The pandemic within a pandemic: anti-Asian racism
By Riggs Zyrille Vergara, Publishing Editor
When the COVID-19 pandemic started infiltrating Canada, there was one other thing that spread quickly aside from the virus — anti-Asian racism. Almost one year into the gruelling pandemic, it still persists — it even got worse.
Last January, 84-year-old Thai immigrant Vichar Ratanpakdee was on one of his morning walks in his San Francisco neighbourhood when a man violently shoved him to the ground suddenly. Ratanpakdee hit his head on the pavement and retained brain hemorrhage from the attack.
While on his way to work, a 61-year-old Filipino man had his face slashed by a stranger. Noel Quintana’s face bled from ear to ear, but no one in the New York subway came to his aid. When he got off at the next subway stop, a member of the staff helped him by calling 911. Quintana’s face had to receive 100 stitches.
In California, a 64-year-old Vietnamese grandmother was robbed in her car. While getting into the vehicle, her car, the driver of another car blocked her way, snatched her purse and fled. She was left shaken.
These are only a few of the many reports about Asian elders being attacked in public when 2021 started. Although these all happened in the United States, Canada had experienced these horrors as well.
Last March, a 92-year-old Asian man with dementia had wandered into a convenience store in Vancouver. The store staff were trying to assist him when another man started berating him with racist remarks. In a surveillance video, he was also seen grabbing the elderly man and shoving him, causing the Asian man to hit his head on the pavement.
In July 2020, Calgary resident Jessica Lau was skateboarding along Inglewood when a random man on a bicycle spit at her and then called her a racist slur. Lau’s boyfriend happened to be filming her and caught everything on video.
A few weeks ago, employees from Mai’s Kitchen Vietnamese Cuisine in Saskatoon were yelled at by a man. He accused them of bringing “the virus” to Canada and told them to go back to China. This happened after employees had instructed the man to wear his mask.
A study from Statistics Canada has found that since the start of the pandemic, one in five Canadians with Asian backgrounds reported a dramatic increase of race-based attacks in their neighbourhoods. The study revealed that these types of incidents were more pronounced with Filipino, Korean and Chinese Canadians.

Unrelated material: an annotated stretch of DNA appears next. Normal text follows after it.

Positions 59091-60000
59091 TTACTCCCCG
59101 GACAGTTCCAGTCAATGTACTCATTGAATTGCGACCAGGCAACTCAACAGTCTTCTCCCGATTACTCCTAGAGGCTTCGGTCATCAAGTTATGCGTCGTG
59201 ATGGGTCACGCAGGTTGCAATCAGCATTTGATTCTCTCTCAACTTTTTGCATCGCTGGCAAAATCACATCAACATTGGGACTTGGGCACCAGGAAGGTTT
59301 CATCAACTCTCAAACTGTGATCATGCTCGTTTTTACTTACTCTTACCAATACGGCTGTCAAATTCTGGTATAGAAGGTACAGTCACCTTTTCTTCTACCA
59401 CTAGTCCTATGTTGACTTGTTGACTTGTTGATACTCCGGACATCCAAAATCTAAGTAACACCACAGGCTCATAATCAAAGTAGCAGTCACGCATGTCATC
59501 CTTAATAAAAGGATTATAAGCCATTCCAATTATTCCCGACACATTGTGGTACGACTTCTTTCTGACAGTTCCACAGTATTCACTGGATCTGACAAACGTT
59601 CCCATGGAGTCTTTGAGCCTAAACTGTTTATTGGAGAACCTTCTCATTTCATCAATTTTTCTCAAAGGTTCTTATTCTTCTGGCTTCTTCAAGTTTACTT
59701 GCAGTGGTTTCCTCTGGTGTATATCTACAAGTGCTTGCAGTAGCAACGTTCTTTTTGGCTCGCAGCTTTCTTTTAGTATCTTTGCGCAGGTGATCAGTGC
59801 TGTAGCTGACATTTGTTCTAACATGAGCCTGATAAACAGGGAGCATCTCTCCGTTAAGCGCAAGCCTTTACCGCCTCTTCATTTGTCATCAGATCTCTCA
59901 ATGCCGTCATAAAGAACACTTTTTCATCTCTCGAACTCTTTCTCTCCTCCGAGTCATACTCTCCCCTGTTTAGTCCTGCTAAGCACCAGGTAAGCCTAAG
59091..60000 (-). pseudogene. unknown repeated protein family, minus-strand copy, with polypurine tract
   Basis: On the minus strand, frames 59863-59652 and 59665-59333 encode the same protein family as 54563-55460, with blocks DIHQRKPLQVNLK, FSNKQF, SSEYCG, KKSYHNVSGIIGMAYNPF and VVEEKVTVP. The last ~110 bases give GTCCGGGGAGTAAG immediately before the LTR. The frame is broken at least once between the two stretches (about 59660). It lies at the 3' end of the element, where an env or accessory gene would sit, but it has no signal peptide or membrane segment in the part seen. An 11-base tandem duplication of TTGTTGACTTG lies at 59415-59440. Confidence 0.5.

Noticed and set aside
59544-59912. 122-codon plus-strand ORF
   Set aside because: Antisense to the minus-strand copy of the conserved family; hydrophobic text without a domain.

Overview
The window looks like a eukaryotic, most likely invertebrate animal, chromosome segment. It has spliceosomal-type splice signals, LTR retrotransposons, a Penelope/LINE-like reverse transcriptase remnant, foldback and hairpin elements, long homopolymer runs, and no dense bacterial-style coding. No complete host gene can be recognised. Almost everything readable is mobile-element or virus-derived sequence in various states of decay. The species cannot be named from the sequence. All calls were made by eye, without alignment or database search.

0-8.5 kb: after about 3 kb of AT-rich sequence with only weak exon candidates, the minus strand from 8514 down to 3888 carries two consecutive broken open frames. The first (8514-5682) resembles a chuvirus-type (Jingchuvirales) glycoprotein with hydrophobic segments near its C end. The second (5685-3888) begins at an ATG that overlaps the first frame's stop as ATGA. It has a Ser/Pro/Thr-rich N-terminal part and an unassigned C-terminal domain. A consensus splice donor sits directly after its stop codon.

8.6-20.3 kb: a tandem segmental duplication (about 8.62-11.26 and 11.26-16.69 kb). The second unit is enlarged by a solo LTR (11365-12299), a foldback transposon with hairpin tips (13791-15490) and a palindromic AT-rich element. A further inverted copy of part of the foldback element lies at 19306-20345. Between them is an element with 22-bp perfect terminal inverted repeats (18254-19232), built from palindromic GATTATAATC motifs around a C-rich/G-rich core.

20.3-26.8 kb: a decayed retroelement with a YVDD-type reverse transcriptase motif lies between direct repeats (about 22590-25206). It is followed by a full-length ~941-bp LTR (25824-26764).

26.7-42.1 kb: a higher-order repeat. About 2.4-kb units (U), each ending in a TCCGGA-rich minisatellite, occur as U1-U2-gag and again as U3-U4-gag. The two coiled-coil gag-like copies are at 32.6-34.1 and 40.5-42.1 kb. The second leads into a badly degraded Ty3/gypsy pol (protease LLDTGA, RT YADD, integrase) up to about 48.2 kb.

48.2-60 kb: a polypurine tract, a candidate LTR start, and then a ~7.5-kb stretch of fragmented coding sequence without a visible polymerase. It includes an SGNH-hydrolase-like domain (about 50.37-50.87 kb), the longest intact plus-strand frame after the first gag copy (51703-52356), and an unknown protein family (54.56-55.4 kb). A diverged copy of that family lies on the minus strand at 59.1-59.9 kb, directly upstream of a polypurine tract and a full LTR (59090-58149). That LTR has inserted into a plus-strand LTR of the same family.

A community-led grassroots data campaign called Project 1907 has collected over 600 reports of incidents of anti-Asian racism towards Canadians. Racial slurs, threats and derogatory remarks are the most common attacks with 65 per cent, but nearly 30 per cent of these reported attacks are also physical, including targeted coughing, spitting and violence.
As much as Canada is revered to be a diverse country, racism seeps through and hides in plain sight. The onset of the current pandemic has proved just that. It showed us that Canadians are not as inclusive as we have thought. As a Filipino Canadian, I fear for my friends and family. I fear for the day that their experiences might become more than looks and whispers from afar. I fear the day I might not be there with them if something bad happens. And with every Asian name I hear on the news involved in a race-based attack, that fear grows.
At a time like this when assemblies and protests are discouraged or even dangerous, there is only so much that the Asian community can do. Most of the affected elderly Asians are too busy working for their families to worry about protests or raising awareness. Such is the plight of people who are underprivileged; people who are not given job offers because of their race.
But even with all the discrimination, Asians have been hard at work as frontline employees in the food service and healthcare industries. In 2016, 30 per cent of all immigrant nurse aides, orderlies and patient service associates were Filipinos, according to Statistics Canada. 10 per cent are South Asian and four per cent are Chinese.
A year into the COVID-19 pandemic and we have come a long way in terms of treating the symptoms of the virus and creating vaccines. But, the progress on inclusivity doesn’t seem to have the same pace. We are still stuck with decades-old beliefs of power dynamics when it comes to race.
Every day we are faced with the fear of getting the COVID-19 virus. But for Asians, there is another pandemic to fear — racism. It might not be contagious, but it can be just as deadly.